Western Regional Climate Center

PROVIDING CLIMATE SERVICES SINCE 1986

September In The West

September was generally dry in the West with isolated pockets of high precipitation in the southern part of the region due to a strong mid-month monsoon surge. Temperatures ranged from near normal and slightly below normal on the coast and in the Southwest to record breaking in the Northwest.

Temperatures along the California and southern Oregon coast remained below normal as has been the case all summer. The Santa Barbara, California airport had one of the greatest negative temperature departures from normal this month in the West. Average temperature was 62.9 F (17.2 C), the 8th coolest September temperature in the record beginning in 1941.

Many high temperature records were set throughout the Northwest, especially along the Oregon-Washington border, Northern California, Idaho and Wyoming. Northern Nevada and Montana also saw several high temperature ties and records. Seattle-Tacoma Airport experienced a streak of nine consecutive 80 F (26.6 C) and greater days ending September 11, breaking a record of eight consecutive days in 1989. The average temperature for the month at Seattle-Tacoma was 64.0 F (17.8 C), the 5th warmest September on record since 1948. Pullman, Washington had a monthly average of 62.7 F (17 C), the 4th warmest September on a record beginning in 1941. Nearby Lewiston, Idaho experienced its 3rd warmest September on record with a monthly average of 69.4 F (20.7 C). Phoenix saw several high temperatures tied, as did Las Vegas; though near and slightly above normal temperatures prevailed in Arizona, New Mexico, southern Nevada, Utah and Colorado.

The Southwest monsoon season is typically taken as ending September 30, allowing rainfall totals for the season to be compared to previous years. The monsoon activity was slow for most of the season (since June 15). A final burst in mid-September brought record rainfall to Tucson, Arizona as well as significant precipitation to the Four Corners region into central Colorado. September 15 saw 2.83 in (71.9 mm) at the Tucson Airport, breaking a daily record of 1.18 in (29.9 mm) set in 1944. The same station received 5.6 in (142.2 mm) of precipitation for the month, the wettest September on record. The monsoon season total for Tucson, 8.62 in (218.9 mm), ranks as the 10th wettest in a record dating back to 1895.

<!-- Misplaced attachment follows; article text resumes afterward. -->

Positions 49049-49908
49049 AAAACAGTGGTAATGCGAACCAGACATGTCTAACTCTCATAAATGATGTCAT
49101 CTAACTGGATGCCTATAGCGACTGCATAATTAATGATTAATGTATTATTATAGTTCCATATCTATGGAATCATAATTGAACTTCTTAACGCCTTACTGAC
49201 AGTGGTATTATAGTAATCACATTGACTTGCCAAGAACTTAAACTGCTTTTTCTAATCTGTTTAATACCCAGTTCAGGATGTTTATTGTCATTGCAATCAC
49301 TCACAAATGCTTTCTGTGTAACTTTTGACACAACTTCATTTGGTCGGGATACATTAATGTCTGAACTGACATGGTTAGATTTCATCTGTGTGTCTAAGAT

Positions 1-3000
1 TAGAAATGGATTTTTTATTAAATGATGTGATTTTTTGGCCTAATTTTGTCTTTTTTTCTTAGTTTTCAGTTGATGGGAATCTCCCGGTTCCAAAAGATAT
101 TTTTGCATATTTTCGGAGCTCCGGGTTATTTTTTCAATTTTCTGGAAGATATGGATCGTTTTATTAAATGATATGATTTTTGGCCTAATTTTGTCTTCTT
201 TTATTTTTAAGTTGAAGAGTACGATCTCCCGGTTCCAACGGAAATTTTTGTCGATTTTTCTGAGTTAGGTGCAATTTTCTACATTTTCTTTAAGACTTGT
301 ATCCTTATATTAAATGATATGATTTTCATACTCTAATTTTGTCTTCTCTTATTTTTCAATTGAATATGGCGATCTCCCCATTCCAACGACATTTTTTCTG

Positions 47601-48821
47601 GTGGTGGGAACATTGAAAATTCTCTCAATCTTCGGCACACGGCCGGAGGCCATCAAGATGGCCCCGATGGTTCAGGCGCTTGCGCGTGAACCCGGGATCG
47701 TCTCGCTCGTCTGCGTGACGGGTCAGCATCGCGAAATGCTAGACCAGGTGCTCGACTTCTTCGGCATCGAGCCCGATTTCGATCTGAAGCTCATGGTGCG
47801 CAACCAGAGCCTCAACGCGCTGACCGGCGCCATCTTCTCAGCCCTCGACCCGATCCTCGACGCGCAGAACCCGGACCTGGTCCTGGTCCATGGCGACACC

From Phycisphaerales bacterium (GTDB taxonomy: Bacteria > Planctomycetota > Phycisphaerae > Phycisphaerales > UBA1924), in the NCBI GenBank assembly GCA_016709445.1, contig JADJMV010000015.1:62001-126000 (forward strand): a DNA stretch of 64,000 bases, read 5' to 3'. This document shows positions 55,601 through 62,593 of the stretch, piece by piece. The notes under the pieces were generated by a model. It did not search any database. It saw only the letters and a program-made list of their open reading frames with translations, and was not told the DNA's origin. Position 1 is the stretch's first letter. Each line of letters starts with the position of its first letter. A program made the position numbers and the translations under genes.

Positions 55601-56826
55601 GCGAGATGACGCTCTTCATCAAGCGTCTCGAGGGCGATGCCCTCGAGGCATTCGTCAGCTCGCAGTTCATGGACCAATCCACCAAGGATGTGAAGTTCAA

Colorado Springs also experienced intense precipitation due to the monsoon surge. On September 14, Colorado Springs received a daily record 4.5 in (114.3 mm), shattering the previous record of 0.46 in (11.68 mm) set in 1967. Their September was 5.91 in (150.1 mm), surpassing the previous 1984 record of 5.01 in (127.2 mm) in a record dating from 1948.

Other Southwest locations did not fare as well as Tucson and saw lower than average monsoon precipitation for the month and season. Albuquerque Airport received 0.4 in (10.2 mm) for the month and 1.72 in (43.7 mm) total for the season, making it the 5th driest monsoon season on record in Albuquerque since 1892. Phoenix totaled 0.02 in (0.5 mm) for September, far below the 0.75 in (19 mm) average for the month. The season total of 1.6 in (40.6 mm) is also well below the average of 2.77 in (70.3 mm). The scattered nature of September’s precipitation in the Southwest allowed for drought conditions to persist in Arizona, New Mexico, and southern Colorado, with only slight improvements in southern Arizona and Colorado.

The Northwest, northern Nevada, and California remained generally dry and at below average precipitation values due to persistent upper level high pressure throughout the month that held precipitation to the north. Salem, Oregon received 0.35 in (8.9 mm) of total precipitation, the 9th driest September since records began at that location in 1893. Very few locations in the Northwest received above average precipitation. One such station, Quillayute on Washington’s Olympic Peninsula, received a total of 7.68 in (195 mm) for the month, the 9th wettest September at this location and 167% of the average rainfall of 4.59 in (116.6 mm).

Significant Events for August 2011

September (all month) Northwest Wildfires: Large acreages of lightning caused fires burned throughout the month in Montana, Oregon, and Idaho. In some areas, especially Missoula, MT, extensive smoke and haze to populated areas and reducing air quality and visibility.

September (all month), Severe drought: The Southwest experienced moderate to exceptional drought during the month of September, with only little relief provided by monsoon rains in the first half of the month. The severity of the drought was reduced in parts of Arizona and southern Colorado by the end of the month; severe drought conditions persist in New Mexico.

September 2011 Departure from Normal Temperature and Percent of Normal Precipitation for Western United States

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